4. After circle time the children line up along the wall
and walk to the gym in a quiet fashion. This procedure is
taught from the first day. If a child forgets the procedure,
Robin simply says, "Remember the procedure." (See Chapter
20 in The First Days of School and http://teachers.net/wong/DEC00.)
5. In the gym, she alerts the children when there are two
minutes left to play and she shows them where to line up.
Feet are painted on the gym floor so the children have a specific
place to line up.
6. Then the children go back to the classroom for snack time
and hand washing. They form in a line and Robin puts soap
on each child's hands and helps rinse and dry them. The children
then go to their assigned seats (again depending on each child's
needs), and once all the children are seated, the class then sings
the snack song and the teachers disperse the food to each child.
It’s time for our snack; it’s time for our snack.
It’s time for us to eat and drink; it’s time for our
The children have to ask for more juice and/or snack using their
words or a picture communication board. The children discard
their cups and napkins and sit on the carpet to look at books.
7. The children are then ready for small group time.
Three children go to the computer with the classroom assistant.
Four children do a table or floor activity with the teacher and
four children do an activity by themselves (sand box, blocks, Play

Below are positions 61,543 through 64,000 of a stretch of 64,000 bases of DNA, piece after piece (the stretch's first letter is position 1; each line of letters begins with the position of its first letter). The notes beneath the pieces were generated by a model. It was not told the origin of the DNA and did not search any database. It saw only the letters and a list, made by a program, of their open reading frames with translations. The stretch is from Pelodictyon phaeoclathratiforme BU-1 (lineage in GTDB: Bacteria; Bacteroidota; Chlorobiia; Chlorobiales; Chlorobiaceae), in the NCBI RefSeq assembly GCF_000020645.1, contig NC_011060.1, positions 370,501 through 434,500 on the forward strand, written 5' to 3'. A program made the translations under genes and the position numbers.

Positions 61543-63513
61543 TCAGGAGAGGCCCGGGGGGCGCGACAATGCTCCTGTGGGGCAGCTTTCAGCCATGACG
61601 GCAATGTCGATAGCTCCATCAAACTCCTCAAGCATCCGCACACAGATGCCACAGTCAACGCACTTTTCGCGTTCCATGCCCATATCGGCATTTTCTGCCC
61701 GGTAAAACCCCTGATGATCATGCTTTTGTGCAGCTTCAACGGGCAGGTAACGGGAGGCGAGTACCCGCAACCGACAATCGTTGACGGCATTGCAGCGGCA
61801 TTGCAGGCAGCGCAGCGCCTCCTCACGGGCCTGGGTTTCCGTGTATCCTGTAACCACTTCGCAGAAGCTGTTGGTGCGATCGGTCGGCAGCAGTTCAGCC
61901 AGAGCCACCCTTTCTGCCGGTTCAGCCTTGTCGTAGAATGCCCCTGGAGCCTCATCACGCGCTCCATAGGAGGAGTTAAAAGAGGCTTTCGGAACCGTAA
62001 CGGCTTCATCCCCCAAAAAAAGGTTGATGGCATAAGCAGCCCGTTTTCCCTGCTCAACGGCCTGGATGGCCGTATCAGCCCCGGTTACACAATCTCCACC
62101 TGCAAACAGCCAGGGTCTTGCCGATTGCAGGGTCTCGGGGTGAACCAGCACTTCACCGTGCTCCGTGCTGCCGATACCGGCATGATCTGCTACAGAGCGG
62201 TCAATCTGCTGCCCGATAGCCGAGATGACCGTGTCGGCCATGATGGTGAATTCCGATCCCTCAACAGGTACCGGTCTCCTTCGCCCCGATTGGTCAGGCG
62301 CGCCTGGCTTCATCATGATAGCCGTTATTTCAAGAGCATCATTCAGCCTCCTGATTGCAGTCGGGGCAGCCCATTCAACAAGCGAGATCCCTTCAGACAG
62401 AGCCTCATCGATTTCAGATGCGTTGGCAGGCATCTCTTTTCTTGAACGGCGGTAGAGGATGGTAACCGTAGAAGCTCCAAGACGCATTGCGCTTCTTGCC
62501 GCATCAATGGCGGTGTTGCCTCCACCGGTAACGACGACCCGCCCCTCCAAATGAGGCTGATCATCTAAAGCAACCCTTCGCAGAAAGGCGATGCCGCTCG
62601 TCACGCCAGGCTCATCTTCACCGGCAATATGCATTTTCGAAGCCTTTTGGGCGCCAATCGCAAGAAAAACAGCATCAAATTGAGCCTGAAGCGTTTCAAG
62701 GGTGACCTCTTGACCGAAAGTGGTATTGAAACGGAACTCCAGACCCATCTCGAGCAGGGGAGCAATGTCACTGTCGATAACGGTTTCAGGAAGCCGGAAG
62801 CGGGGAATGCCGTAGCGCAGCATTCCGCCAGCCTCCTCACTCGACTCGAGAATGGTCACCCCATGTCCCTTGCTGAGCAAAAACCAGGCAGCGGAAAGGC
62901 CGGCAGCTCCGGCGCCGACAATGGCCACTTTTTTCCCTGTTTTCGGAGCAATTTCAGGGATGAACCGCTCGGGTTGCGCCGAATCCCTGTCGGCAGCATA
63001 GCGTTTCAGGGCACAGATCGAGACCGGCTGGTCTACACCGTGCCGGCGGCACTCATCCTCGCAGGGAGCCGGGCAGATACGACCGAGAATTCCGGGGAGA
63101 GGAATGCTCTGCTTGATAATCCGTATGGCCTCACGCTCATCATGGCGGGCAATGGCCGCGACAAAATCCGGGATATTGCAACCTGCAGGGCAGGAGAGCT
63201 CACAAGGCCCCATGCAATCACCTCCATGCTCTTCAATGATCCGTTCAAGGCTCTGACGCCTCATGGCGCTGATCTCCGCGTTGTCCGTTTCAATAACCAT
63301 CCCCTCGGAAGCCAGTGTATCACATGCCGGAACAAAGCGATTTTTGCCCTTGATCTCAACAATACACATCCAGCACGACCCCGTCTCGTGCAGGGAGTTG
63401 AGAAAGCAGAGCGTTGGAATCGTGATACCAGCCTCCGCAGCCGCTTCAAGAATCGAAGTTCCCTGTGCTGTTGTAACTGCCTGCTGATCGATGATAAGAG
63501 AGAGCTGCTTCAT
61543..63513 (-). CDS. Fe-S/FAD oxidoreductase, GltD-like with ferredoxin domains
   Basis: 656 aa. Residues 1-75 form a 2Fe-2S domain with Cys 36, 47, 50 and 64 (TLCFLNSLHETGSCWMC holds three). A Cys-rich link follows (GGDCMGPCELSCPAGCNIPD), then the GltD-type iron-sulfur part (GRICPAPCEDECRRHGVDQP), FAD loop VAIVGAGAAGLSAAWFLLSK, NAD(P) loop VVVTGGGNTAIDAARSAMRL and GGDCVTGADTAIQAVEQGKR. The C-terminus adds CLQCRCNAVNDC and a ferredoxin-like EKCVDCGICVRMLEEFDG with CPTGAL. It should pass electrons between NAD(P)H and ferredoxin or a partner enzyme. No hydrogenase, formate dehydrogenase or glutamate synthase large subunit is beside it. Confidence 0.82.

Dough®, etc). After ten minutes, the children switch groups.
They know the routine and rotation of switching after a week.
This sets the stage for cooperative learning and working together.
8. To prepare for going home, the children get their coats
and book bags and place them on the carpet. The teacher, classroom
assistants, and older preschoolers (five-year-olds) help the younger
or more physically challenged preschoolers with fastening coats
9. They sing the "Goodbye Song" and the children
line up to go home.
It’s time to say goodbye to our friends (clap, clap).
It’s time to say goodbye to our friends (clap, clap).
Oh, it’s time to say goodbye, so just smile and wink your
It’s time to say goodbye to our friends (clap, clap).
Throughout the class time, Robin uses many visuals, gestures, pictures,
and objects to transition the students from one place to another.
These procedures are taught and reinforced daily. No matter
the needs of the child, each one benefits from the procedures.
In many special education classrooms there are assistants and therapists